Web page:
DONAL O'GRADY: Quarterback Noel McGrath must be Tipperary’s focal point

Waterford’s system is most efficient when they build up a lead so Tipp manager Michael Ryan will look for a fast start in tomorrow’s Munster final.

Tadhg de Búrca is Waterford’s preferred sweeper. However, the opposition chooses the spare man. If I was Michael Ryan, I would play Callanan on Tadhg de Búrca to prevent De Búrca being the outlet for defensive passes.

As a support player or when in possession, I would want Callanan running straight at the posts drawing frees. Niall O’Meara has pace and a good work ethic. I’d line him up in the right corner on Noel Connors but he would operate as a double left-half forward.

He would have licence to make runs across the half-forward line and from there to cut for goal if opportunities arrived. Connors is difficult to exploit in the corner. However, this strategy would force him to operate as a man-marking half-back, a horse of a different colour.

Tactics Talk with Donal O’Grady: How Tipperary can create space in a crowded Waterford defence

The plan would be to score points from outside. Noel McGrath has great vision and point-scoring ability but his work-rate on the right flank would be key in this strategy. He would be the main link or outlet for the defence as Waterford clog up the middle.

As forward and midfield colleagues look for support before coming into contact he could drop off towards the sideline, slightly behind the play, as an offload option.

Acting almost like a quarterback, his quick hands could yield vital scores from this area. When the play opens up, long-range points or diagonal crosses to Callanan or his brother John would be valuable additions in the last quarter.

In this year’s league game, Tipp created three good goal chances. If they get goals they will be in pole position but points from outside, as they were in last year’s encounter, could be the way to go.

In last year’s final, Waterford were very wasteful with deliveries from defence.

Countless long aimless balls were struck into the Tipp full-back line and Padraic Maher, operating as a ‘free’ man, had a field day.

Manager Derek McGrath will have learned from that display. He is a smart manager and he is well aware that teams no longer need over 50% possession for victory. Protecting possession and using it wisely is the key to success.

Tactics Talk: Waterford’s two options for dealing with Tipp’s puck-outs

The Déise need to link the ball out of defence into midfield and use it well from there rather than ‘belting it’ forward.

Austin Gleeson could play a vital role in this strategy. Kevin Moran and both Darragh Fives are strong ball runners and good link players. The plan would be to move the ball short as far as midfield and to offload to Gleeson, coming from deep down the centre at the last moment. He has height, strength, speed and great long-range scoring ability. He should be encouraged to shoot from far out when a good opportunity presents and to play the percentage on other occasions.

At times, under pressure, he doesn’t always take the correct option, but if he can learn to protect possession by moving the ball to the next best placed colleague, it would make his team more effective.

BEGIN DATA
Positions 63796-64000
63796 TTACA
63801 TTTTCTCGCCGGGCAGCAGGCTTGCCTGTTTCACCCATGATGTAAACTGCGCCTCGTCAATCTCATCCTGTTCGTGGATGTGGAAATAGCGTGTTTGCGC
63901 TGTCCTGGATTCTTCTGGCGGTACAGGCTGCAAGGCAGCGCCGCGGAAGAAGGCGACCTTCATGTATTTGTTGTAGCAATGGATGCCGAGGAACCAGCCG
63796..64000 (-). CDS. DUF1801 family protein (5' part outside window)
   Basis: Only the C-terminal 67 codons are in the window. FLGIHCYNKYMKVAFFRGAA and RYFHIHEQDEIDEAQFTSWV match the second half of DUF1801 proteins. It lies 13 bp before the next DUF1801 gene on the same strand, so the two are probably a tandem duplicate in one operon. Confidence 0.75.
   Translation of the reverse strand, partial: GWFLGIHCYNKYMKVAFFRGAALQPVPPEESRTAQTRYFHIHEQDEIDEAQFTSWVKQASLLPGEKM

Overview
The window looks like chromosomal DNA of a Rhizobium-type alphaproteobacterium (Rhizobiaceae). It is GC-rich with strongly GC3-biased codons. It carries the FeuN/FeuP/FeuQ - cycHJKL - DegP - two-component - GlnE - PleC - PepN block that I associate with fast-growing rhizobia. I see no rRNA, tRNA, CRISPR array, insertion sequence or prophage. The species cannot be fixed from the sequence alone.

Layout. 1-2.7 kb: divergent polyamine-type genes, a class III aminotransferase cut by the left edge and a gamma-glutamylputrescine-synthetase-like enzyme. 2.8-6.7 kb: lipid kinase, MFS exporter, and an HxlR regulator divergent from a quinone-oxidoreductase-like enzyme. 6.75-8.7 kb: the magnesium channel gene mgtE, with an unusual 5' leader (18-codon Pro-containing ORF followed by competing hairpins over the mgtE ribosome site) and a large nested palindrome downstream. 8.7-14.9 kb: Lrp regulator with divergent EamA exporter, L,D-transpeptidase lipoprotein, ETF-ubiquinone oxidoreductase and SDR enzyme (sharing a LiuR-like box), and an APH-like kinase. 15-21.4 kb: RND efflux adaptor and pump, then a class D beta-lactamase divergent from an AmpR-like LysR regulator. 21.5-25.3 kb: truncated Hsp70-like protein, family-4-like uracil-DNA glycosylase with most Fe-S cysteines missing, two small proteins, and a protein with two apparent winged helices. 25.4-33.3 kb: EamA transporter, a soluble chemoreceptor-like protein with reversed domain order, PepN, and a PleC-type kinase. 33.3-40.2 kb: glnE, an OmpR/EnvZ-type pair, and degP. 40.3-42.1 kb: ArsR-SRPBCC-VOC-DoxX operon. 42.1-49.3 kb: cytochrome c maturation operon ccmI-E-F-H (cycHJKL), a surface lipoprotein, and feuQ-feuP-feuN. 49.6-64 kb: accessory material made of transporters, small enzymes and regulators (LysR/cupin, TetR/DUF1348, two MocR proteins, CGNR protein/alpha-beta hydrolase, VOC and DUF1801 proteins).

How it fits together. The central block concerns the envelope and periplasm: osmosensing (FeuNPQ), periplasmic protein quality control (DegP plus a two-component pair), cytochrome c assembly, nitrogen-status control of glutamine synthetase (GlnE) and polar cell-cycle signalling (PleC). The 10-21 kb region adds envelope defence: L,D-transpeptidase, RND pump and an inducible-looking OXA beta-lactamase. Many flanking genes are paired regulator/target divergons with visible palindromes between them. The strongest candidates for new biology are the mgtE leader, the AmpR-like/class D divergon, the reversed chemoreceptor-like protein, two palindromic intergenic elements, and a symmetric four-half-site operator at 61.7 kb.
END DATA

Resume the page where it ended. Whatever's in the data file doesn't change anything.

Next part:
Waterford’s style of play militates against the creation of goal chances.This is a weakness because it allows the opposition to stay in the game. Maurice Shanahan mainly turns onto his left side when in possession. Playing him on the right of the goal as a target-man for diagonal deliveries would allow him to offload easier to Shane Bennett, Patrick Curran or Austin Gleeson careering through the centre. They may need to create and take a couple of goal chances tomorrow.

Cork v Wexford

Tactics Talk: How Wexford can attempt to shut down the Cork dangerman

When Cork and Wexford met in the qualifiers last year, Cork got a firm grip on proceedings from the beginning. Wind-assisted, they chalked up a 2-17 to 0-9 half-time lead. Going for the jugular early on must be the Rebels’ plan again.

Exemplary discipline and tight marking, especially on Wexford’s marquee forwards Conor MacDonald and Liam Óg McGovern are basic requirements for the Leesiders’ defence.

Up front, they need to harass the Wexford defence, forcing turnovers to shake Wexford’s self-belief. Turnovers are always big psychological blows to a defender’s confidence and Cork need to attack the Model County both physically and mentally from the start.

Conor Lehane scored 1-6 from play on Slaneyside last year. Cork must engineer openings for Patrick Horgan, Lehane and particularly Alan Cadogan by delivering an intelligent quality service from outside.

Early body-blows will knock Wexford’s confidence and derail their challenge.

During the week I was surprised to read Liam Dunne’s assertion that if Wexford had a full side they would be a match for anyone. This was a comment that might have been held over until October, as it may undermine the confidence of the current players. It may convey the message that, as a team, they are not quite good enough for this level.

However, Dunne knows that the longer the contest goes on the more self-belief will flow through this his side. If Wexford can reduce Alan Cadogan’s considerable influence, Cork may struggle. If I was Liam Dunne I would double-team him with one marker behind and one in front and take my chances elsewhere.


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